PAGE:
WASHINGTON — The Food and Drug Administration is preparing to review the first lower-cost versions of biotech drugs, expensive medications which have never before faced generic competition.
The guidelines issued by the FDA on Thursday are the final step in a decades-long effort to lower the price of biotech drugs, high-tech injectable medications that cost the nation billions of dollars each year.
"These draft documents are designed to help industry develop biosimilar versions of currently approved biological products, which can enhance competition and may lead to better patient access and lower cost to consumers," FDA's drug division director Dr. Janet Woodcock, said in a statement.
Since their introduction in the 1980s, biotech drugs have never faced generic competition because the FDA did not have power to approve copies of such medications. For years the biotech industry successfully argued that their drugs, often made from living cells, were too complex to be duplicated by competitors.
That finally changed with the Obama administration's 2010 health overhaul, which ordered the FDA to create a system for approving so-called "biosimilar drugs." The industry term arose because biotech scientists insisted it would be impossible to produce exact copies of biotech drugs.
Efforts to design a pathway for competition were held up by years of squabbling between the biotech and generic drug industries and their allies on Capitol Hill.
The FDA's draft guidelines, posted online, reflect a final agreement that was largely shaped by the biotech industry's demands. As a result, new biotech drugs will enjoy a 12-year period of exclusive, competition-free marketing before a rival medication can launch. Additionally, companies seeking to market biosimilars will have to submit extensive chemical and biological testing data to show that their product functions similarly to the original product. The FDA will only approve products that are biologically and clinically similar to the original.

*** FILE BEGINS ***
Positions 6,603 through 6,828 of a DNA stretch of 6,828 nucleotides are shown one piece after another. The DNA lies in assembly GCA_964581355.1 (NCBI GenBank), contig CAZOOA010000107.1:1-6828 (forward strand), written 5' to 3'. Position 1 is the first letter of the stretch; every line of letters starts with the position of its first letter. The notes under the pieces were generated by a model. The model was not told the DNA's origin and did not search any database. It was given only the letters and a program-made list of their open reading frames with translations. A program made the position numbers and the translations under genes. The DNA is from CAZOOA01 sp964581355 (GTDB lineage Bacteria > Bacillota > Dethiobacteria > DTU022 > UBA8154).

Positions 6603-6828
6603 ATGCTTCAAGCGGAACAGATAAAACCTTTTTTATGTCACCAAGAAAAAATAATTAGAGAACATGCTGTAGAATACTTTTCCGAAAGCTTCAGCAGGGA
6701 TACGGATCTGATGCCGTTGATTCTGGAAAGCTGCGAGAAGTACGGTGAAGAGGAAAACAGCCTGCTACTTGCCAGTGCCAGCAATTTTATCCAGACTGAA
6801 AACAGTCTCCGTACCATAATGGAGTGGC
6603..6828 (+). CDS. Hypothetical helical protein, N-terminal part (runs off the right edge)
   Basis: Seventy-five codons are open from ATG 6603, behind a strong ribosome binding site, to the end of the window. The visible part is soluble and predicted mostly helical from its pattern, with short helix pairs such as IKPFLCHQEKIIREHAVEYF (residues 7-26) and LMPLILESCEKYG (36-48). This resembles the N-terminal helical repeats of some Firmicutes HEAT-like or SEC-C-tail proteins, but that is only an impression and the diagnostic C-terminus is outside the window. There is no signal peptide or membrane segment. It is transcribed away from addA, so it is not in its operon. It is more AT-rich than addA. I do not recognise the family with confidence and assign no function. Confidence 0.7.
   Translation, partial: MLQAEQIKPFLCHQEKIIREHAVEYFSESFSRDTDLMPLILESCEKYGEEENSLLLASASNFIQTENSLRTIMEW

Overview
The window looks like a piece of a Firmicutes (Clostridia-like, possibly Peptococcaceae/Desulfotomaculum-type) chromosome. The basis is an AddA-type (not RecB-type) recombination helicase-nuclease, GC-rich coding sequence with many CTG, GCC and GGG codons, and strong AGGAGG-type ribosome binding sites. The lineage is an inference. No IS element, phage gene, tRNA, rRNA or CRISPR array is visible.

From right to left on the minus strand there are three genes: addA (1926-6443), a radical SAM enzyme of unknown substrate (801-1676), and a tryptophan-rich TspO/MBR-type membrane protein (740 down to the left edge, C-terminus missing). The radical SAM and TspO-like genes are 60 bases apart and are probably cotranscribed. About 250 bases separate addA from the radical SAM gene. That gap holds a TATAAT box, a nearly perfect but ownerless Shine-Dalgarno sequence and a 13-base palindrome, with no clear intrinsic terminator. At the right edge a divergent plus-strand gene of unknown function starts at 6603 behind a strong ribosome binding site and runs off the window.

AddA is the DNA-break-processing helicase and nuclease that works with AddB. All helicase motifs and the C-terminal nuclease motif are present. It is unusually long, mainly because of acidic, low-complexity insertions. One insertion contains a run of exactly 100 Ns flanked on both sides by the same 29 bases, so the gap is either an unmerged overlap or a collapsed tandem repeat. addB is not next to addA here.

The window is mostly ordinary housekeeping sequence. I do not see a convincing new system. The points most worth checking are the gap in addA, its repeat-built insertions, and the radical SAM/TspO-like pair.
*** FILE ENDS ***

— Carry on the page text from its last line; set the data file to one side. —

The agency said it has not yet determined when products will be declared "interchangeable," a key point of contention between branded drugmakers and their would-be competitors. Allowing pharmacists to switch patients to a generic version of a drug would significantly cut into sales of the original products.
Examples of biotech drugs include specialty cancer drugs like Roche's Avastin, which costs more than $100,000 for a year's supply, and the diabetes staple insulin, which costs closer to $1,000 per year.
Analysts disagree over how much of a discount biosimilars will provide in the U.S. In Europe, which has had a biosimilars market for several years, knock-off versions of biotech drugs are generally about 20 to 30 percent cheaper than the original products.
The FDA said it would take comments on its guidelines for 60 days, before finalizing them.